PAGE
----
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Author: Lindsey Harle, M.D. (see Reviewers page)
Revised: 16 August 2012, last major update August 2012
Copyright: (c) 2012, PathologyOutlines.com, Inc.


Drowning should be considered as a possible cause of death when:
● Body is recovered from a body of water, on the banks of a body of water, or near a fluid filled container
● Body is found with head submerged in fluid (e.g. bathtub)

Stages of drowning:
● Voluntary breath holding until the urge to breath becomes overwhelming
● Fluid aspirated into airways/swallowed into GI tract
● Fluid aspiration ceases due to anoxic cerebral injury
● Anoxic cerebral injury becomes irreversible

Freshwater versus saltwater drowning:
● Any difference in severity of fresh versus salt water drowning is unproven
● Freshwater drowning: water denatures alveolar surfactant, and rapidly passes into the bloodstream producing hemolysis
● Saltwater drowning: water dilutes alveolar surfactant; circulating plasma is drawn via osmosis into alveoli, resulting in hemoconcentration and increased blood electrolyte levels

Near drowning: when a submerged individual survives greater than 24 hours after rescue
● May show pulmonary edema, hemoglobinuria, cardiac arrhythmia, pneumonitis, fever, sepsis, and sequelae of cerebral hypoxia; rapidly developing cerebral edema is a common mechanism of death

Survival in cold water drowning:
● Several reported cases of individuals surviving after prolonged immersion in cold water
● Thought to be due to the “diving reflex”: cold water immersion leading to bradycardia and vasoconstriction to all major organs, with the exception of the brain and heart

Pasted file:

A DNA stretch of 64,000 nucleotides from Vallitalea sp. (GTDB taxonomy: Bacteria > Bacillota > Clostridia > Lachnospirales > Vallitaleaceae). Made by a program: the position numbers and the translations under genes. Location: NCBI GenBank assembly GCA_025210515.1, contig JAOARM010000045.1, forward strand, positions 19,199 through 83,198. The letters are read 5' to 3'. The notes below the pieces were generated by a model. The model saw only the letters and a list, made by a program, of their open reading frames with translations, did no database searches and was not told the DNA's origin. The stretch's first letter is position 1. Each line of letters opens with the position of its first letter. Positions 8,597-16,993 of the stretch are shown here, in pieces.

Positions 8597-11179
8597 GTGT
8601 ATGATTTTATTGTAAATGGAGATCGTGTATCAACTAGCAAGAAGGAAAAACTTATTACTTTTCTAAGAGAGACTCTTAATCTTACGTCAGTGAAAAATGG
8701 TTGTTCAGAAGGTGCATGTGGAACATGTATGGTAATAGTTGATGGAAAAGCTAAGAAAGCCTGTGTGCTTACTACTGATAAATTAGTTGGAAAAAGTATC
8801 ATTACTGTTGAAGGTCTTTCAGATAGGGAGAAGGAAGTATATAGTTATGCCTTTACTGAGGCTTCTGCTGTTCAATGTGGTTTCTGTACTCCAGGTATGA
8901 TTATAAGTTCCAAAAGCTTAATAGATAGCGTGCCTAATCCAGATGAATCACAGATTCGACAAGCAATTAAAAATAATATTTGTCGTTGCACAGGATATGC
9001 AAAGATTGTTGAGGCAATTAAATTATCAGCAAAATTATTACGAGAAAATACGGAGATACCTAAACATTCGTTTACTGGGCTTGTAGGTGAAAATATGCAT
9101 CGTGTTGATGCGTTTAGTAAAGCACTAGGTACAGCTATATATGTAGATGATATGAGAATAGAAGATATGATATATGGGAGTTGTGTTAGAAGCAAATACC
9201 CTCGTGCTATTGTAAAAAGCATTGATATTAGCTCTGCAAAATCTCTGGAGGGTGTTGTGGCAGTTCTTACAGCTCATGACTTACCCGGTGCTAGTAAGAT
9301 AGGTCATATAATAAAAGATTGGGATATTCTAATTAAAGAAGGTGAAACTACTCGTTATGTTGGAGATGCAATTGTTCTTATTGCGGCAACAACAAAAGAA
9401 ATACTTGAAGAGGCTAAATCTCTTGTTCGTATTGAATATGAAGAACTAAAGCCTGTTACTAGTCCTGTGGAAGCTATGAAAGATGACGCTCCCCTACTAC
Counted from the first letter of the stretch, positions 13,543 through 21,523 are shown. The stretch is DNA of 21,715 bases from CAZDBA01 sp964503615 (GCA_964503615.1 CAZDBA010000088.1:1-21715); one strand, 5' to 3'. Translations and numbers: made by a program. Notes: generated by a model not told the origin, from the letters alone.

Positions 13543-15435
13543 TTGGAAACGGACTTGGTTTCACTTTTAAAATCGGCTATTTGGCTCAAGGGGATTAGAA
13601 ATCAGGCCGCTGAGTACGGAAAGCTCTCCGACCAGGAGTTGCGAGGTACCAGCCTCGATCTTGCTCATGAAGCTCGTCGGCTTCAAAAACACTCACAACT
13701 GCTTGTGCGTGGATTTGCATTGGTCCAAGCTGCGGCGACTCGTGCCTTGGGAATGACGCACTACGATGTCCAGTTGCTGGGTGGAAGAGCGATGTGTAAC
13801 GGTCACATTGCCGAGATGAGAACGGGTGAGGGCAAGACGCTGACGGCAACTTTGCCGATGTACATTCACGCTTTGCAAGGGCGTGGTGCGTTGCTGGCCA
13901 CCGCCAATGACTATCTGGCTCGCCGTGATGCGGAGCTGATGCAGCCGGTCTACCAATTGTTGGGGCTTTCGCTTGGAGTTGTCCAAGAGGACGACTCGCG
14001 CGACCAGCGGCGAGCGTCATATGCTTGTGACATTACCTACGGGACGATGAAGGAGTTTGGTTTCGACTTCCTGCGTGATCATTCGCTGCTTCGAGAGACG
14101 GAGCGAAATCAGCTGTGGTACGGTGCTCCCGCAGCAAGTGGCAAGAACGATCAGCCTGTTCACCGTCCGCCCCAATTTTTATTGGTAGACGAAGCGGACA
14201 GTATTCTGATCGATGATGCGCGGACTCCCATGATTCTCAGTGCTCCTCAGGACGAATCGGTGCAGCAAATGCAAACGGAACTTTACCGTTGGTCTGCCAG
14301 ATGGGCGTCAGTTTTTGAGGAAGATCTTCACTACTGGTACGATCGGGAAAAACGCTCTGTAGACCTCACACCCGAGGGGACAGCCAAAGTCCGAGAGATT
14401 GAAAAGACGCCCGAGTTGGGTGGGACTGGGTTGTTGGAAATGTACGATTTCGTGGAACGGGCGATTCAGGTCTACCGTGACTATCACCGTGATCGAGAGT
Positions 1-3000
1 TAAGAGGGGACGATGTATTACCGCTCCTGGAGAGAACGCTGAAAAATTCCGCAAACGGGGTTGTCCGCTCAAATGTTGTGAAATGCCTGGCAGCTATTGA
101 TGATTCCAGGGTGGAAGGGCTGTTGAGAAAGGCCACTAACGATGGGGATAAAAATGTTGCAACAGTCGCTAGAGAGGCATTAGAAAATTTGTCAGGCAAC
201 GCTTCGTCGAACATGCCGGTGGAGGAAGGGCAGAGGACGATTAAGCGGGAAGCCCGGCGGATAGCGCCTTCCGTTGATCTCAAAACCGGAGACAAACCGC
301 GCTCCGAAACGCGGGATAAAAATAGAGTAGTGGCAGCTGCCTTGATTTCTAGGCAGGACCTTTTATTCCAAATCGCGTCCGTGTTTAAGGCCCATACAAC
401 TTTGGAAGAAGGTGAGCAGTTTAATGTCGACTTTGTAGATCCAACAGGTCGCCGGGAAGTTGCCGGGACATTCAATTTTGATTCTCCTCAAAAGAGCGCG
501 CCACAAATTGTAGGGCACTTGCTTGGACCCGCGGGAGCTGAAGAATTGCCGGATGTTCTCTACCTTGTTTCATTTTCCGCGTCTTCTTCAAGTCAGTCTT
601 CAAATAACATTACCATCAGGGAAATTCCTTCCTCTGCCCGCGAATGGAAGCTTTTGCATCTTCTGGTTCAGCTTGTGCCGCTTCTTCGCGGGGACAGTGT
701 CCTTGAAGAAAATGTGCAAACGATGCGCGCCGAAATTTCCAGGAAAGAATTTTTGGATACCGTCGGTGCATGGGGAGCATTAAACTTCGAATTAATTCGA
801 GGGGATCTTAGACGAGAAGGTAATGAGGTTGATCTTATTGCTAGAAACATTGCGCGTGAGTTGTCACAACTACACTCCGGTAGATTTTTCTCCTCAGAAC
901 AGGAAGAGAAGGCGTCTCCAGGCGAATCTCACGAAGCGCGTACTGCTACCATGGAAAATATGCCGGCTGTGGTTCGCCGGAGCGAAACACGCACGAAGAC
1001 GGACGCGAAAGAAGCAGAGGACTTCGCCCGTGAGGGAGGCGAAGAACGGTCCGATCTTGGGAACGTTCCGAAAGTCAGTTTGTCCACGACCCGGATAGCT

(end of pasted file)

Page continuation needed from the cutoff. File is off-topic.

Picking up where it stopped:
Autopsy findings:
● Drowning is a diagnosis of exclusion, based on ruling out all other causes of death via complete autopsy and toxicology
● May see bloody froth in the airway, water in the stomach, cerebral edema, petrous or mastoid hemorrhage
● “Washerwoman” changes of the hands (shriveling of the skin) develop when submerged in water for several hours; occurs regardless of whether the person died in the water
● Postmortem lacerations/abrasions due to scraping along rough surfaces in the water or animal activity should not be confused with antemortem trauma

Unconfirmed tests for drowning

Diatom test:
● Diatoms are microscope algae present in bodies of water; theoretically should never be present in a human unless they inhaled water
● Look for diatoms in bone marrow
● Validity questionable because diatoms are present in soil and atmosphere, and samples are easily contaminated
● Absence of diatoms does not rule out drowning:

Paired cardiac electrolytes:
● In saltwater drowning, Na and Cl concentrations in right and left heart blood should be widely different
● Invalid if individual survived for a period of time or had significant CPR

Sphenoid sinus fluid:
● Significant fluid in sphenoid sinuses (several milliliters) is suggestive of water aspiration; not a validated test

End of Forensics > Drowning

This information is intended for physicians and related personnel, who understand that medical information is often imperfect, and must be interpreted in the context of a patient's clinical data using reasonable medical judgment. This website should not be used as a substitute for the advice of a licensed physician.

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